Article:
Cuban council plays important role, United Methodist says
2/13/2003 News media contact: Linda Bloom · (646) 369-3759 · New York
NOTE: A photograph of the Rev. Bruce Robbins is available at http://umns.umc.org/photos/headshots.html.
By United Methodist News ServiceThe
council of churches in Cuba serves as an important go-between in the
relationship between Christians and the government, according to a
United Methodist ecumenist.
The Rev. Bruce Robbins, chief
executive of the United Methodist Commission on Christian Unity and
Interreligious Concerns, said that even though the Cuban government is
much more open to religious practice these days, "the council plays a
critical role of mediation on behalf of the churches."
was one of a four-person delegation, sponsored by the U.S. National
Council of Churches, who met with Cuban counterparts during a Feb. 6-10
visit. Other members were his wife, Carol Braswell Robbins; the Rev.
Robert Edgar, a United Methodist pastor and the NCC's chief executive;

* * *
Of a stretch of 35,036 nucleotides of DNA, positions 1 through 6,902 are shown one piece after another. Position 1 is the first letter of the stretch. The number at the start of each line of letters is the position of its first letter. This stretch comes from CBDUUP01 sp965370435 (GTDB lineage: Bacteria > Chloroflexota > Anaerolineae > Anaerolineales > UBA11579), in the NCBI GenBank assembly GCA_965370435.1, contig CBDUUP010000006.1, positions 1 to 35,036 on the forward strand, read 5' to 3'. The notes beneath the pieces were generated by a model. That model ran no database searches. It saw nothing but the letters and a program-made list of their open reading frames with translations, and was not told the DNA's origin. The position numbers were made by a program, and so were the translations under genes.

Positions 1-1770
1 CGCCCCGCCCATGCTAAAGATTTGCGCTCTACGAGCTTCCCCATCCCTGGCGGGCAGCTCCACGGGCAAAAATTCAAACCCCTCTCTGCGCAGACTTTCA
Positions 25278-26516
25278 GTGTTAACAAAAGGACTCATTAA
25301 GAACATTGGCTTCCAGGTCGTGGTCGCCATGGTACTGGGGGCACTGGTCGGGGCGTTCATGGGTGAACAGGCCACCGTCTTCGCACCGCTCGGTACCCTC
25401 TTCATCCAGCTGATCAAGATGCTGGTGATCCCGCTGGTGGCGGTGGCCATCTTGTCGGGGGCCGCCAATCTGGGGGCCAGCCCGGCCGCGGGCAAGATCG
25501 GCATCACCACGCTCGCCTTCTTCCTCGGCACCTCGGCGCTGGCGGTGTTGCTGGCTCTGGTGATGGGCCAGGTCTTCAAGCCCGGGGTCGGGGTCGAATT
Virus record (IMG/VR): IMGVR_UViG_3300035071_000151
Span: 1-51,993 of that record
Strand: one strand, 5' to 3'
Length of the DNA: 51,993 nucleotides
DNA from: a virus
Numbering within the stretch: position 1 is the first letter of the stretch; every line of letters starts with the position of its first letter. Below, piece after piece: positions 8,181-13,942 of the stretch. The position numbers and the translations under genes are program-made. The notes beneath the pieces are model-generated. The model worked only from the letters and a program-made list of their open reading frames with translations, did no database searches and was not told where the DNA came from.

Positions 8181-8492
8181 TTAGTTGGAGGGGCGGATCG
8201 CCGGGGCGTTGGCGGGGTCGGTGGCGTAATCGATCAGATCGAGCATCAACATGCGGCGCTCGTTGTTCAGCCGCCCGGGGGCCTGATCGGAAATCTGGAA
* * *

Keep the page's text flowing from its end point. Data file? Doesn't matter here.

and the Rev. Oscar Bolioli, a Methodist from Uruguay and the NCC's
long-time liaison to Cuba.
The group visited church projects,
such as clinics and schools; toured a school of medicine established by
the Cuban government; met with relatives of five Cubans convicted of
spying who want visitation rights at the U.S federal prison; visited
with church members from various denominations and had dinner with the
president of Cuba's national assembly.
They also met with the
chief of the U.S. Interest Section and asked about the reason for delays
in granting visas for Cubans traveling to the United States. Cuban
Methodist Bishop Ricardo Pereira, for example, was not able to get a
visa in time to join a meeting of Methodist bishops from the United
States, Latin America and the Caribbean last November in Puerto Rico.
Robbins said they were told the slowdown was due to security concerns
following the Sept. 11 terrorist attacks.
Robbins had both
positive and negative experiences during what was his first trip to
Cuba. The Caribbean nation is home to about 10,500 Methodists.
find the churches to be growing and vital in ways that were exciting to
me," he said. He added that he wished more Cuban Methodists could visit
their counterparts in the United States to give witness to their
strength of spirit and vitality of worship.
But Robbins deplored
the suffering caused by longtime sanctions against Cuba by the United
States. "My personal impression is the sanctions are a tragedy," he
said. "The fact they've been imposed for so long shows they have not
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